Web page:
|Born||Margaret Rumer Godden
10 December 1907
Eastbourne, Sussex, England
|Died||8 November 1998
Moniaive, Dumfries and Galloway, Scotland
|Occupation||Novelist, poet and children's story writer|
|Notable works||Black Narcissus,
The Greengage Summer,
The Doll's House
|Notable awards||Whitbread Award for Children's Literature (1972)|
|Children||Jane (Foster) Murray Flutter
Paula (Foster) Kenilworth
Early life [ edit ]
Godden was born in Eastbourne, Sussex, England. She grew up with her three sisters in Narayanganj, colonial India (now in Bangladesh), where her father, a shipping company executive, worked for the Brahmaputra Steam Navigation Company. Her parents sent the girls to England for schooling, as was the custom of the time, but brought them back to Narayanganj when the First World War began.
Godden returned to the United Kingdom with her sisters to continue her interrupted schooling in 1920, spending time at Moira House Girls School in Eastbourne and eventually training as a dance teacher. She went back to Calcutta in 1925 and opened a dance school for English and Indian children. Godden ran the school for 20 years with the help of her sister Nancy. During this time she published her first best-seller, the 1939 novel Black Narcissus.
Writing career [ edit ]
In 1942, after eight years in an unhappy marriage (one she entered into in 1934 because she was pregnant), she moved with her two daughters, Jane and Paula, (her husband Laurence Foster having joined the army) to Kashmir, living first on a houseboat and then in a rented house where she started a farm. The novel Kingfishers Catch Fire was based on her time in Kashmir. After a mysterious incident in which it appeared that an attempt had been made to poison both her and her daughters, she returned to Calcutta in 1944. She returned to the United Kingdom in 1945 to concentrate on her writing, frequently moving house but living mostly in Sussex and London. She was divorced in 1948. After returning from America to oversee the script for the movie of her book The River, Godden married civil servant James Haynes Dixon on 26 November 1949.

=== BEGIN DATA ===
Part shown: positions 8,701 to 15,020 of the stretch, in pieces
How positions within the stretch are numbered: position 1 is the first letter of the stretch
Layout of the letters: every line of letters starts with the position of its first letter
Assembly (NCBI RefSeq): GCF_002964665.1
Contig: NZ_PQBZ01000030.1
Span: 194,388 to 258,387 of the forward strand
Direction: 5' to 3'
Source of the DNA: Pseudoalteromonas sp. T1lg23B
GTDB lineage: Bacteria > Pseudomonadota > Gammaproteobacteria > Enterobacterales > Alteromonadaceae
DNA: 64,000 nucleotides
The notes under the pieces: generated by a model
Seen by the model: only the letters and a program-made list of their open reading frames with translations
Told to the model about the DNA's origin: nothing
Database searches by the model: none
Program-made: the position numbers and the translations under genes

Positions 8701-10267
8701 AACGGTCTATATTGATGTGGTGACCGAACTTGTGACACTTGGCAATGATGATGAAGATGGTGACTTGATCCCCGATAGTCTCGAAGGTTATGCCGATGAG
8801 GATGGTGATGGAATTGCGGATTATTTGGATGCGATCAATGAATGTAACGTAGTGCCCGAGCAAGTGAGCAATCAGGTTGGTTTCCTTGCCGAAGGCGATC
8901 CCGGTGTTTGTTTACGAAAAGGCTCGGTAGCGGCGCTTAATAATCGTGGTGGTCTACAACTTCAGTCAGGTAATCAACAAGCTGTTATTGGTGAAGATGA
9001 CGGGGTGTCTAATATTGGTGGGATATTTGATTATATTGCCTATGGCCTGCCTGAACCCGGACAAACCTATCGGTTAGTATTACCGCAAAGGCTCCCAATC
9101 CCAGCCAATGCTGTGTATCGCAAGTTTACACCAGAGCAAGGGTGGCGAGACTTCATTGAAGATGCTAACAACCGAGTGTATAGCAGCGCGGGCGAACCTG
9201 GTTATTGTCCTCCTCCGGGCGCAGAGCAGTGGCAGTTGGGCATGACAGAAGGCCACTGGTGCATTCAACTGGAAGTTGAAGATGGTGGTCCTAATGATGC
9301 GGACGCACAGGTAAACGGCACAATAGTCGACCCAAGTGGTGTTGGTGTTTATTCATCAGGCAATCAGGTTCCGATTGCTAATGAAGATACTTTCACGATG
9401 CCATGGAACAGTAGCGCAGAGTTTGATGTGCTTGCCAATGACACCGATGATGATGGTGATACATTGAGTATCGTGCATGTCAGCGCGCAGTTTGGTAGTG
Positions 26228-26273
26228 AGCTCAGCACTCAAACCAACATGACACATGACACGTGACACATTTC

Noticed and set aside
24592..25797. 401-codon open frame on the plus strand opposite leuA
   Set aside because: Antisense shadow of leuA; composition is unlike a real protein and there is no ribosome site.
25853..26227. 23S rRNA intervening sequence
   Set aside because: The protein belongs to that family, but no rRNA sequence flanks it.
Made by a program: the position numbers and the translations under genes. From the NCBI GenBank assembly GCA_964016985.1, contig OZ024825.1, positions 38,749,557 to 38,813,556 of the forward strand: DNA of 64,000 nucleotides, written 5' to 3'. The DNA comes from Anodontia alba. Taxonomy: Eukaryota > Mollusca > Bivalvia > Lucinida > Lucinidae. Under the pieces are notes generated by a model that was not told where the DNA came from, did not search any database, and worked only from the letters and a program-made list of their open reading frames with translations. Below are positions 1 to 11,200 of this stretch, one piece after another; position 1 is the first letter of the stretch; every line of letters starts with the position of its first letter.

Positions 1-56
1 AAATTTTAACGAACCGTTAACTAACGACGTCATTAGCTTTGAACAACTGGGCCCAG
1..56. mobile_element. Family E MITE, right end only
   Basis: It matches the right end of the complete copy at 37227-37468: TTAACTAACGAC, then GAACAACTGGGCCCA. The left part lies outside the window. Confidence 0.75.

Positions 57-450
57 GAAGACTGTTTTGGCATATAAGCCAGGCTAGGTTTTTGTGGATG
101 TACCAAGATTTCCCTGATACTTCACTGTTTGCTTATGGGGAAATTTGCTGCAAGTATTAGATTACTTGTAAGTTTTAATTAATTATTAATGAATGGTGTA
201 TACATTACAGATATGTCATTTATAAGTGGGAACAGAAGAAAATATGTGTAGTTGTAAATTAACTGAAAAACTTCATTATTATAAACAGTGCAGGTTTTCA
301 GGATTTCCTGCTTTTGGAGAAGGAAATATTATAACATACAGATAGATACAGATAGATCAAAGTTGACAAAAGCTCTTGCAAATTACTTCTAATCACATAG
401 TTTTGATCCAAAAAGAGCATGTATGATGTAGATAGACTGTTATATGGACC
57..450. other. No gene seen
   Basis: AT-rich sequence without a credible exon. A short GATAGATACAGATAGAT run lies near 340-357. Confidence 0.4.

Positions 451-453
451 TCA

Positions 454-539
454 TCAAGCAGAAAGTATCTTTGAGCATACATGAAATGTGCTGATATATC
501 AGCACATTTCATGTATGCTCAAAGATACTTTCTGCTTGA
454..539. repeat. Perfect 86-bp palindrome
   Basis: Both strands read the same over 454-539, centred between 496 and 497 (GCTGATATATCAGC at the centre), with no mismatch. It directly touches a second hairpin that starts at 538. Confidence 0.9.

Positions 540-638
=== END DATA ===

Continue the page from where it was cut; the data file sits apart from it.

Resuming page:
In the early 1950s Godden became interested in the Catholic Church, though she did not officially convert until 1968, and several of her later novels contain sympathetic portrayals of Catholic priests and nuns. In addition to Black Narcissus, two of her books deal with the subject of women in religious communities. In Five for Sorrow, Ten for Joy and In This House of Brede she acutely examined the balance between the mystical, spiritual aspects of religion and the practical, human realities of religious life.
A number of Godden's novels are set in India, the atmosphere of which she evokes through all the senses; her writing is vivid with detail of smells, textures, light, flowers, noises and tactile experiences. Her books for children, especially her several doll stories, strongly convey the secret thoughts, confusions, disappointments and aspirations of childhood. Her plots often involve unusual young people not recognised for their talents by ordinary lower- or middle-class people but supported by the educated, rich, and upper-class, to the anger, resentment, and puzzlement of their relatives. She won a 1972 Whitbread award for The Diddakoi, a young adult novel about Gypsies, televised by the BBC as Kizzy.
Later life and death [ edit ]
In 1968 she took the tenancy of Lamb House in Rye, East Sussex, where she lived until the death of her husband in 1973. She moved to Moniaive in Dumfriesshire in 1978, when she was 70, to be near her daughter Jane. She was appointed an Officer of the Order of the British Empire (OBE) in 1993. She visited India once more, in 1994, returning to Kashmir for the filming of a BBC Bookmark documentary about her life and books.
Rumer Godden died on 8 November 1998 at the age of 90 after a series of strokes; her ashes were buried with those of her second husband in Rye.
Works [ edit ]
Books for adults [ edit ]
Fiction [ edit ]
- 1936 Chinese Puzzle, her first published book-length work
- 1937 The Lady and the Unicorn
- 1939 Black Narcissus, a story about the disorientation of British Anglican nuns in India; the first of her books to be adapted for the screen, as the film of the same name in 1947; a radio adaptation was also broadcast in 2008. A BBC mini-series was announced in September 2019 but was delayed until December 2020
- 1940 Gypsy, Gypsy
- 1942 Breakfast with the Nikolides
- 1945 A Fugue in Time, published in the US as Take Three Tenses, made into the film Enchantment in 1948 starring David Niven and Teresa Wright
- 1946 The River, made into a film in 1951 directed by Jean Renoir; she collaborated on the screenplay for the film
- 1947 A Candle for St. Jude
- 1950 A Breath of Air
- 1953 Kingfishers Catch Fire